Blankman: ScHoolboy Q’s “Blank Face LP” – A Review
Just to get it out of the way, I’m not trying to make any comparisons between ScHoolboy Q’s spectacularly gloomy and groovy fourth album Blank Face LP and the goofy 1994 superhero-parody Blankman starring Damon Wayans. In the Blankman movie, Wayans parades around in a loose-fitting, bulletproof, wacky red costume, whereas, ScHoolboy Q adopts the persona of Groovy Tony, the No-Face Killer (a nice nod to Ghostface Killah a.k.a Pretty Toney) toting a machine gun, rocking circular shades and sans nose or mouth.
That creepy, cool visual came from Q’s “Groovy Tony” video, released in April, which started a chilling cinematic build-up to the release of the album. A couple of months later, the boastful lead single featuring Kanye West “THat Part” dropped. People said, "Alright! Q's giving the people want they want! He giving us that fire!” Well, he eased up on the flame-emojis and delivered a three-part 23-minute mini-movie with “By Any Means: Part (1)”, "Tookie Knows II: Part (2)" and “Black THougHts (Pt. 3)”. It basically starts with Q kickin’ it with the homies to some of those homies robbing a pawn shop, which then leads to Q getting arrested and dealing with the heart-wrenching truth that not saying anything would result in him not being able to raise his daughter. The somber sight of seeing barb wire and prison gates surround his mansion illustrates the inescapability and inevitability of all the things his lifestyle comes with.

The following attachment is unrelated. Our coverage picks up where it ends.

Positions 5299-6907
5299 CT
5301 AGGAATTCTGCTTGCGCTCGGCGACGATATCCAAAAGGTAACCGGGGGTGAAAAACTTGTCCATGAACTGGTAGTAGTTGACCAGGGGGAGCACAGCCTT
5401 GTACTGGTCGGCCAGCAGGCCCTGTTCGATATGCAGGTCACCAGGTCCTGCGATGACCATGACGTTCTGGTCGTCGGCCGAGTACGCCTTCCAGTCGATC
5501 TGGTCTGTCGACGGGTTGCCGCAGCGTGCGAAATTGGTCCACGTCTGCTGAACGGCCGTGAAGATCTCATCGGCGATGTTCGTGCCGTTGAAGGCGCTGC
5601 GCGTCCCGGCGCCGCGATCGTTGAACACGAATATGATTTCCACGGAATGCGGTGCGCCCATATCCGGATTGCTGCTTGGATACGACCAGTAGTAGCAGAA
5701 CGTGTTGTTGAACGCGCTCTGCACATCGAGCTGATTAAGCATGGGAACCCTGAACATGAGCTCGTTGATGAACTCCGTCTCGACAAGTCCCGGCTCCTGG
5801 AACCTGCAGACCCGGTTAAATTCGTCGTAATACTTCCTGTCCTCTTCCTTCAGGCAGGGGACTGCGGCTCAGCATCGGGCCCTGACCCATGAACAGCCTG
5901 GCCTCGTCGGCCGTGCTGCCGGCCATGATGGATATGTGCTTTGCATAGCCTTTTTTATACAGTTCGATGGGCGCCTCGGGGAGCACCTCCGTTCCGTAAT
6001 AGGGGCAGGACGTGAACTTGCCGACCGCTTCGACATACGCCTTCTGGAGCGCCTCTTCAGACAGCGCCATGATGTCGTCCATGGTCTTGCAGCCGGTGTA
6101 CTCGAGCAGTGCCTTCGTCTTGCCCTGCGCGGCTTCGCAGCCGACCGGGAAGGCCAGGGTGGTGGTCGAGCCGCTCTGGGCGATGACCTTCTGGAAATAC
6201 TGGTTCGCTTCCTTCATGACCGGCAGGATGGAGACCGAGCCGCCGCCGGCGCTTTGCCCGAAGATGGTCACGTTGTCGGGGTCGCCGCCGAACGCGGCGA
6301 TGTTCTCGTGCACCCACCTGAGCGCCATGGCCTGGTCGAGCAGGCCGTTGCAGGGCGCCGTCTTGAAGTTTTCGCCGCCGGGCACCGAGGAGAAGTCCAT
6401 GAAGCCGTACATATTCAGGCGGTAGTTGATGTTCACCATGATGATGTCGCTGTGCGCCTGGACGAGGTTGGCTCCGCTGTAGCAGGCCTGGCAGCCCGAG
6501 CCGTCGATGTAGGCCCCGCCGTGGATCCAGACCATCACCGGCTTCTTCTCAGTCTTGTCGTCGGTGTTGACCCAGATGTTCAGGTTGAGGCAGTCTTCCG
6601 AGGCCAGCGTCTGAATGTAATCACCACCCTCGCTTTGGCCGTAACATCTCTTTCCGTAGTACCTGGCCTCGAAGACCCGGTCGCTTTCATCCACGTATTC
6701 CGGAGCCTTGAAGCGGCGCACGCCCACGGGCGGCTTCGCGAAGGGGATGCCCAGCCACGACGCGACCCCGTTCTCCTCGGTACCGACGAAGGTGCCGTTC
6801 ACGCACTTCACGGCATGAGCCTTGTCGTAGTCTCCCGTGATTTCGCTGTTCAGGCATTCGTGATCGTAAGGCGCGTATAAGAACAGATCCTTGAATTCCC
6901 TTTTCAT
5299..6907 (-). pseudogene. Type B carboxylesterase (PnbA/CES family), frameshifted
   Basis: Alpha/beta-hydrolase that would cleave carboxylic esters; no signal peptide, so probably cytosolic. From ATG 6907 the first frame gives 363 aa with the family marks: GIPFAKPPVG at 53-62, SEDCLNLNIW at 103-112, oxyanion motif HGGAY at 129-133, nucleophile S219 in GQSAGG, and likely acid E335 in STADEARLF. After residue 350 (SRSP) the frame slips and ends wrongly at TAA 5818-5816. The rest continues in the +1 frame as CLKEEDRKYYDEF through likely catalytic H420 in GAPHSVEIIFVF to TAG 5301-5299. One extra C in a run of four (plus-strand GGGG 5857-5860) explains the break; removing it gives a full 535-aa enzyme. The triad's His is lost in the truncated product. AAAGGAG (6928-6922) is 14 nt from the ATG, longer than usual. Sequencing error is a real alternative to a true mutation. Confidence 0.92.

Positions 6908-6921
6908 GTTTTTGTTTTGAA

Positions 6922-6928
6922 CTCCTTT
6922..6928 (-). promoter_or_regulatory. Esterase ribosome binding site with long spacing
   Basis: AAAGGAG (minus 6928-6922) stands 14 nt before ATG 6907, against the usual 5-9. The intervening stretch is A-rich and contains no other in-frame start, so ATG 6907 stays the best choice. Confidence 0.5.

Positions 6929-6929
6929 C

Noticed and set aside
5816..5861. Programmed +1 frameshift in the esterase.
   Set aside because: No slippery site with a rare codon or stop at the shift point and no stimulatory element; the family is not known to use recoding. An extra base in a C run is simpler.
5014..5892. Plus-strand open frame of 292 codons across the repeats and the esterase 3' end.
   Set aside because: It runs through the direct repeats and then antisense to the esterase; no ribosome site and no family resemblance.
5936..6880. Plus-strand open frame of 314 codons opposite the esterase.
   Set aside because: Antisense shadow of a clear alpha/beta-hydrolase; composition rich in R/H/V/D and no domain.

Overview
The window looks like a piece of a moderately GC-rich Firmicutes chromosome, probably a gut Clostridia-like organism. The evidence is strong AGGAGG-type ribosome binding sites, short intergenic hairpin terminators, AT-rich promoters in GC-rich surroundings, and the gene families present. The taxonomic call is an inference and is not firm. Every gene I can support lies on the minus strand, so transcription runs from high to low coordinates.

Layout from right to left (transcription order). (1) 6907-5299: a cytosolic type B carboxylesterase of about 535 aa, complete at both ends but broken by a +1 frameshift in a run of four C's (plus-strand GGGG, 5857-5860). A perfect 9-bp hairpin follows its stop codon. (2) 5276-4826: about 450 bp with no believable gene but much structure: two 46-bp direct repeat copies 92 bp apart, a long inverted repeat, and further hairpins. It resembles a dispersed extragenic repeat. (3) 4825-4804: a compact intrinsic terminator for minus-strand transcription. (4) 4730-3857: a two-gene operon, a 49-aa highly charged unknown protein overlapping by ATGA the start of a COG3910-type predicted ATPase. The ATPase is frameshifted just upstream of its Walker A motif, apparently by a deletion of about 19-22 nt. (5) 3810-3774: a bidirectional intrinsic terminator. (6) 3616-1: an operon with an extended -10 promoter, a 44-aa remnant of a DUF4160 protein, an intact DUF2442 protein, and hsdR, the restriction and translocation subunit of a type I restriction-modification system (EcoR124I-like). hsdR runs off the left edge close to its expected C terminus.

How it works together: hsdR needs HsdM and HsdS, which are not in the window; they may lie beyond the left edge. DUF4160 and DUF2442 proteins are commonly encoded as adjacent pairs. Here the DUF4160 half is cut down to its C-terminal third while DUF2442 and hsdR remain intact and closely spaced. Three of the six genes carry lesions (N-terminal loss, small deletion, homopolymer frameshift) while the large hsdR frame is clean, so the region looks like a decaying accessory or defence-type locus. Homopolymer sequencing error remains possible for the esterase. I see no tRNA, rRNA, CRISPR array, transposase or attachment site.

"We might die for this shit, nigga
Might go down for this shit, nigga"
Judging from the “Tookie Knows II” video, I felt like ScHoolboy was on his Drake & Future “Jumpman” shit and that he was up to something. I was glad to see I wasn't wrong. He finished things off with one of the best videos I’ve seen recently with “JoHn Muir”, directed by A Plus. The video is a movie in and of itself and somehow ends up saying just as much if not more than the three videos that came before it. The graceful simplicity comes from resting the camera on the back right side of a vehicle, and watching our protagonists jack fools for their cash and Jordans, selling drugs, chilling, flirting with girls, watching cops harass fellow neighbourhood folks, and then getting their comeuppance by being fatally shot in the end – presumably all in the 24 hours we witnessed in a harrowing three-minute video.
As amazing as the visuals were, they were brought to life by the Blank Face LP, an album that will go down as one of the year’s best and one of the hardest albums put out in the last few years. Not necessarily ‘hard’ in the banger-after-banger fashion, even though it contains “THat Part”, “WHateva You Want” and “Big Body”, but ‘hard’ in the unease, distress and sobering messages it delivers. Q revelled in his drug dealing past in Habits & Contradictions and shed light on his drug addiction in Oxymoron. Now, seeming and sounding sober, he contemplates on his past filled with gang banging and drug dealing ("JoHn Muir"), settles in the present situations of a rapper ("THat Part"), and peers into the future possibly filled with the cyclical nature of where he grew up (“Neva CHange”).
“My homie facin’ life, told me that my pride my biggest enemy"